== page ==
to articulate experiences with both privilege and oppression structuring gender, English homework help

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  • Readings for Paper One

    1. Read the following essays – you WILL quote and refer to them in this assignment (use your critical reading worksheets to help you gather writing materal):

  • Instruction Steps for Completing Paper One

    Why You are Writing:

    1) to articulate experiences with both privilege and oppression structuring gender in ways that are alternately banal and dramatic, painful and pleasurable.
    2) to highlight your complex relationships to privilege and oppression, as you write through categories of privilege/oppression you have often not considered (race, gender, ethnicity, religion, social class, biological sex identity, sexual orientation, body ability do matter in this assignment).
    What You Are Writing: 

    Manifesta! This is both a personal narrative and an argumentative paper!

    Your paper will include these components: a vivid story from your life, and an analysis of that experience that draws on that story to develop commentary on privilege, oppression, and gender difference.  Acknowledging your own status as a privileged and/or oppressed person reflects a personal experience that engages gender and male privilege. Consider the following questions in your reflection:  who benefits from socio-structural arrangements that underpin your experience?  How are we all entangled in histories of both privilege and oppression? Given the pervasive draw of privilege and the challenge of engaging gender, how do we unravel and dismantle the injustice of oppression?
    How You Are Writing:

      •  a “hook” that captures your audience’s attention. This might be an image, an anecdote, a quote/epigraph, an irritation – something that orients your reader to the richness of your manifesta.
      •  enough background information to orient your reader to your topic without including so much that the paper becomes top heavy. 
      •  a mapping sentence or other way of presenting the organization of your essay. (“This essay will address…. by…”). Students often mistake mapping statements for thesis statements. Don’t make the mistake of thinking that rephrasing the assignment can serve as your thesis. A thesis makes a specific, contestable argument rather than saying something like “this paper will explore the role of privilege and oppression in structuring diversity and power according to gender.”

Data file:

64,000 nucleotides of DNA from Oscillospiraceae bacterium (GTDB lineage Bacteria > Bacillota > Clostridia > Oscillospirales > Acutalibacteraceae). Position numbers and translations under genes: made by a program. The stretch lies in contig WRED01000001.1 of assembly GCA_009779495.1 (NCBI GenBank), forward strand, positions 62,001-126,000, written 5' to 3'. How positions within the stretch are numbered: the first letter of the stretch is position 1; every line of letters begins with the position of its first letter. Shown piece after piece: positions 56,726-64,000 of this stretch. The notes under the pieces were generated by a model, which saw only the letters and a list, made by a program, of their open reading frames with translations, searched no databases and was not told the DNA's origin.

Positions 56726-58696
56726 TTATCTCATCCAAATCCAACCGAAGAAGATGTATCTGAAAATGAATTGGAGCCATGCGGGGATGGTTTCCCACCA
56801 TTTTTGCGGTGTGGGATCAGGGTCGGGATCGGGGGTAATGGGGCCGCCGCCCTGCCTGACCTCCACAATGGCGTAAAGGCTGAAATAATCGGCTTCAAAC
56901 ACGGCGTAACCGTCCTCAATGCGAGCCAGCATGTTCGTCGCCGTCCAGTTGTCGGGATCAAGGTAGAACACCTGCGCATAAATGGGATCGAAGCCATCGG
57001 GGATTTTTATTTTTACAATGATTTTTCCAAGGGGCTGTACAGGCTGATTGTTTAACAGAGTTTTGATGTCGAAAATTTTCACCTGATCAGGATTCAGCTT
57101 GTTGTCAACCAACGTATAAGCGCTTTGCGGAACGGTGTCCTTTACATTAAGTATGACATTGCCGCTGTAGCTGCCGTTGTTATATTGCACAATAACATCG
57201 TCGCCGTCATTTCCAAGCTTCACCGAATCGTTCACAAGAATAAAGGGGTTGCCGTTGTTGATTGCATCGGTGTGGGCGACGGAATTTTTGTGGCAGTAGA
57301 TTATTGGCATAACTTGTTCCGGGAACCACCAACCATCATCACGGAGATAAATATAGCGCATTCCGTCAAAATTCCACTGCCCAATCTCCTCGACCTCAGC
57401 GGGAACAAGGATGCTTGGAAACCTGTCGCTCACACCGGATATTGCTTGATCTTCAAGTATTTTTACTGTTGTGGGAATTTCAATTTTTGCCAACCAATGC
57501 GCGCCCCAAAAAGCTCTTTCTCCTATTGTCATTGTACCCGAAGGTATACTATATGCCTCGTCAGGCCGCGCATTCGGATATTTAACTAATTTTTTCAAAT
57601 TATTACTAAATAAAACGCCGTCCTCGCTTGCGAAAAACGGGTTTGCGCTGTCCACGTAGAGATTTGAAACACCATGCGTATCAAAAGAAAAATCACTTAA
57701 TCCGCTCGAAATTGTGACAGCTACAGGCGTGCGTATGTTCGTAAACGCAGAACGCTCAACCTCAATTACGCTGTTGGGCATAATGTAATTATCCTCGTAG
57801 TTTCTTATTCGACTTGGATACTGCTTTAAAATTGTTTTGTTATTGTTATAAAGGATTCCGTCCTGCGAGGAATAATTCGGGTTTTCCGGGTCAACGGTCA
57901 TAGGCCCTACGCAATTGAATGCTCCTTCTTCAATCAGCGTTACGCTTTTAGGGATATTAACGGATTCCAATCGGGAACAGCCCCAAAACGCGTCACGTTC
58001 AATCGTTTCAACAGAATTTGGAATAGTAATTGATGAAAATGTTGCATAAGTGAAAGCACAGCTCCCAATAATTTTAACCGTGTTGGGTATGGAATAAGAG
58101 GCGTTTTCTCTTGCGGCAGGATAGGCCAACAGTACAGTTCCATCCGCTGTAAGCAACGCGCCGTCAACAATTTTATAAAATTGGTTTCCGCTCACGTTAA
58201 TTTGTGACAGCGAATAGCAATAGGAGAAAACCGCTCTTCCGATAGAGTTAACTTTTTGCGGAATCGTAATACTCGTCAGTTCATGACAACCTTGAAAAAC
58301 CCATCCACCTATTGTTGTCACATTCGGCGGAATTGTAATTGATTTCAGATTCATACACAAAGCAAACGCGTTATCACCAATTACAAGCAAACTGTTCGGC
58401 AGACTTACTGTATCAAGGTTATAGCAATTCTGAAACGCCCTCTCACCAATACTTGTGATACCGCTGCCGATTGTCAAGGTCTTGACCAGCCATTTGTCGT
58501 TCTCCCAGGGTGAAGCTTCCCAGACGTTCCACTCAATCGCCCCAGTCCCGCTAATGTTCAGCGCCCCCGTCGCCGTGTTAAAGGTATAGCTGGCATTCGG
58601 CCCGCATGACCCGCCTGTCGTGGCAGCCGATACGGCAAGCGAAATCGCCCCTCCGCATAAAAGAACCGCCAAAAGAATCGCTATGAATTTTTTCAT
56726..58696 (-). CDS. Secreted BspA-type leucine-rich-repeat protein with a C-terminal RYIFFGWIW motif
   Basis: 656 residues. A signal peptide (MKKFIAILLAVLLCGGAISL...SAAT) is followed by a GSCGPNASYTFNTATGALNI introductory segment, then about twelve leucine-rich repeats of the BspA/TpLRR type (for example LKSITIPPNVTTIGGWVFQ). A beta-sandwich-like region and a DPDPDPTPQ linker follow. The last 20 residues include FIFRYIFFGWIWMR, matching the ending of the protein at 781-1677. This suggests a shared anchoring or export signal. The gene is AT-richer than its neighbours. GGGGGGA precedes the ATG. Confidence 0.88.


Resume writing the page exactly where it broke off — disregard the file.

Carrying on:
•  a thesis that presents, in a single sentence, the argument your essay does. A strong thesis will reflect on how power inequities or the struggle against them work.

    Part One is the story:
      •  Your story should use descriptive imagery. Imagine your story as you write it to help you convey the images from your memory.
      •  Use first person; this is your story, you should feel comfortable allowing your voice to come through
      •  The story should set the scene, yet not take up the bulk of your essay. Remember to tell your story fully but also leave room for your critical analysis.

    Part Two is the analysis:
      •  Clearly explain how concepts like intersectionality, male privilege, feminism help you to understand and read your story in a new way, and how or why that matters in the context of power and gender.
      •  Analyze the event you narrated, emphasizing how story and concept illuminate power disparities according to gender and, if you like, acts of resistance against injustice.

      •  Be honest! Stories about power and inequality can bring up awkward or taboo subject matter. This material is exciting to think about and requires that we “stay with it” as writers. Articulating mixed feelings, awkward silences, relationships lost or solidarities gained will help you fully unfold your story and the lived experience of power and difference.
      •  Be self-reflexive—consider your complicity in participating in power relations, what you wish you’d said or done but didn’t; what was tough or inspiring or frustrating or illuminating. Definitely don’t feel the need to paint yourself as innocent or perfect. None of us are.

      •  Conclusion: restate thesis and review your points. End with open questions, a sense of urgency, or a larger reflection about what you learned from your experiences. 
      •  Conclusions will also consider how the concept and the event shed light on each other. You might consider some of these questions: What did you learn about your life story, or about gender in general, through examining your experience? What did you learn about male privilege and gender when you examined them through your life story? Did this assignment make the concept more concrete, for example? Expose its complexities? Did it illuminate an under-considered aspect…?
      •  Be wary of overly tidy or grand conclusions that make overarching generalizations or that tie things up with a too-tidy bow. Examine the complexities, dwell on the paradoxes, do not be in a hurry to resolve unknowns and tensions. Conclusions can lay out tough territory; they don’t need to propose solutions to poverty or racism orhetero/sexism in the U.S.
      •  A strong paper might suggest ways to refine, expand or amend  concepts so that they better reflect experiences and structures of gender inequality. See if you can move past flat definition to get into a deeper discussion about how these concepts help us make meaning and what they let us see (or don’t let us see).

    APA or MLA format style
    3-7 pages
    Formal English
    First and Third Personal Narrative Style

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